Monday, 7 October 2019

The Great Ink Experiment

It started as it often does, with Vickie on a quest for knowledge. Actually, it is more an exploration, a voyage of discovery of possibilities, and she's been on it all her life.

"What would Peter be like if I could mold him completely in my image?", that sort of thing!

Vickie is constantly learning and taking in knowledge of anything and everything. I have often said she might die one day but she will NEVER grow old, as she is one of the youngest people I know, mentally.

Hence my entire married life has been lived in the context of a grade 8 science experiment and I have often felt that I might be one of the exhibits.

This time the subject was inks. She often uses them in her art and wanted to explore the possibility of making her own.
Example of various inks with w/c - India, walnut, acrylic

Step 1 was to scour the Internet for info which led her to the idea of making ink from acorns (as opposed to oaks). Thus the experiment began.

The first phase was the gathering process, which was made exponentially easier when we discovered that our friends, Dan and Lucie, were sitting on a veritable ink mine of acorns. In short order we had several pounds of them. But, there was a bit of a problem in that all she wanted were the caps, and so we drifted into acorn Processing phase, where caps were separated from the acorn via a rubber mallet and pulverized in the kitchen Ninja (which, by the way, made a heck of a noise!).

Then we entered the Extraction phase. This was accomplished by dumping the cap particles into a stainless cookpot along with a couple of rusted nails (for added flavour) and a bit of vinegar plus a small bunch of cloves to preserve the batch, along with copious amounts of water. This witch's brew then had to simmer for 3 days and, since it gave off a rather pungent odor, what better spot than in MY workshop??? Actually, while the smell was strong, it was not unpleasant.

Now we come to the next phase, Filtration. Using paper coffee filters (mine) and a filter basket (mine) and numerous plastic containers (also mine), the pulp was extracted.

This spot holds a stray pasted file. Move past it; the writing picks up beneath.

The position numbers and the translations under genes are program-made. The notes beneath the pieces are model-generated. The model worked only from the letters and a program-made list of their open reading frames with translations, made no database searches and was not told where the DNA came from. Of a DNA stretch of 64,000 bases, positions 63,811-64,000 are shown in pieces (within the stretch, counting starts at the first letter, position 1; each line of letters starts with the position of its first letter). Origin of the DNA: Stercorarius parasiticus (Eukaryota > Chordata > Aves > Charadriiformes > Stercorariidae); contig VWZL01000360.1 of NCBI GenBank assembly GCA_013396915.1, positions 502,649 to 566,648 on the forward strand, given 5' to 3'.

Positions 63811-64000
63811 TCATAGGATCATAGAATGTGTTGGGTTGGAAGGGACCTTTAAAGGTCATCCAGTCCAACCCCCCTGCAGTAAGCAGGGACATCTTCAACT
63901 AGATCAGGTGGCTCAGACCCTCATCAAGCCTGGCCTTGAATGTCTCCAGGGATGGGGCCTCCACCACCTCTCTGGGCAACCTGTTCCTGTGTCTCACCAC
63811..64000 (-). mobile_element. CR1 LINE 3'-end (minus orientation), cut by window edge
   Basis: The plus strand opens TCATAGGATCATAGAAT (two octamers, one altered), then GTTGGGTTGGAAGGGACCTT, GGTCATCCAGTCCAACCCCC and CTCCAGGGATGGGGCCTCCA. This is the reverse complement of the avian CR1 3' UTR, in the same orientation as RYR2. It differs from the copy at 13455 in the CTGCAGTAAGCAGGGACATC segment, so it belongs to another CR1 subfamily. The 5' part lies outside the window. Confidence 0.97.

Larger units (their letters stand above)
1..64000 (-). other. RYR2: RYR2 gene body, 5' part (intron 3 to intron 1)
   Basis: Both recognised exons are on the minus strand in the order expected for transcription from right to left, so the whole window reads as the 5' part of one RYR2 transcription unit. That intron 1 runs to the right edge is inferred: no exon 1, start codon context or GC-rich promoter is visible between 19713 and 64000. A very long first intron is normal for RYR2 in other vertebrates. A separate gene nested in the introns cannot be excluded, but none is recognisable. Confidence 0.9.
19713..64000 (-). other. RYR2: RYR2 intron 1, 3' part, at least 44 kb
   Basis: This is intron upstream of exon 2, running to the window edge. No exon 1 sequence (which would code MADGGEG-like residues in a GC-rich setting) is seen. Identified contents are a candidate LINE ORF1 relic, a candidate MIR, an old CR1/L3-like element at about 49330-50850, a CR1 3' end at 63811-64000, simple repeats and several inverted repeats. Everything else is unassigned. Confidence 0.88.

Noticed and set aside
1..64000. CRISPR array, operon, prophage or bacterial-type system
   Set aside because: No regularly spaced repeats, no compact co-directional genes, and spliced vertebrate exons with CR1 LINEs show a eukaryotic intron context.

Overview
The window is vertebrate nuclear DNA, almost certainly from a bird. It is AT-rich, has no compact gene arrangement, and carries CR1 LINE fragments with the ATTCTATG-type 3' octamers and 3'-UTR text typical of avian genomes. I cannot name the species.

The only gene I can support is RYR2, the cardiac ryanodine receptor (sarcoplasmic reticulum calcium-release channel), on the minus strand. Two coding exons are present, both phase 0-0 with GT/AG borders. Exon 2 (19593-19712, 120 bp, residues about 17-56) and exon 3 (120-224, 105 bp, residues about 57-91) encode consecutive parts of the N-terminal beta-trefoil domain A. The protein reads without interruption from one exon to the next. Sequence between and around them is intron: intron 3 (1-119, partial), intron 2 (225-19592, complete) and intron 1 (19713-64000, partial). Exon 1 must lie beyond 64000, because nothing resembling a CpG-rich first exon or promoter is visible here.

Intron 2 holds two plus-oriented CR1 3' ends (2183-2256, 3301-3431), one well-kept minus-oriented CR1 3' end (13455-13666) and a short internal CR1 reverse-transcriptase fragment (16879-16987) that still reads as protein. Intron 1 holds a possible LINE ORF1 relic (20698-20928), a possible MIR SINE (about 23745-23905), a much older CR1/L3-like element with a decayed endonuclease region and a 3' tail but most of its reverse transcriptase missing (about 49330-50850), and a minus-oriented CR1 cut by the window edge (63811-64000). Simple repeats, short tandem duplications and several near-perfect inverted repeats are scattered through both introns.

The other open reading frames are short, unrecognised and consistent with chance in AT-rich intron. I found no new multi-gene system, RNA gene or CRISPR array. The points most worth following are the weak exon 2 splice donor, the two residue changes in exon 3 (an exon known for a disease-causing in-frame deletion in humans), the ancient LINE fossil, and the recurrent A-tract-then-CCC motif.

She has yet to find a viable use for this stuff, but it's just a matter of time! BTW, the colander is also mine!
Now the big moment! Would it actually work as ink??? We dipped a piece of paper (mine) into the concoction and voila!
ignore the "cut/cut" copy - the ink is the brown stuff on the right
At this point we knew that the fluid we had obtained would colour paper, so now the question was, could we concentrate the colour? To do this, more boiling was necessary to evaporate excess fluid. The original strip is sitting, half covered, in a window (blocking MY view) in order to test light fastness. Finally Vickie was satisfied with the consistency and colour and it was time to test it to see how it reacted with watercolours.

The test strips are at the bottom and as can be seen, the colour has darkened and it makes a beautiful graduated wash, lifts almost entirely (apparently this is a good thing - she says she still needs to add gum arabic - I don't know why she couldn't just use Canadian gum, but apparently this stuff is the ink equivalent of  "eye of newt"), makes a lovely edge (she says) wet on dry (???) and spreads fabulously wet on wet (more????). Also, it interacts with watercolour perfectly!

So the experiment appears to have been a total success, and I can look forward to many more brewing vats appearing in my shop in the future.

When all is said and done, she ended up with about 3/4 cup of ink....I now understand why others charge $18 for a small bottle! Incidentally, if you want to check out her earlier experiment using the rock sludge from my lapidary shop to make watercolour, check out the earlier blog post.

Of course, this isn't the final destination. The voyage of discovery continues and where she goes next is anybody's guess, but when she gets there, it will be on the blog, so stay tuned.

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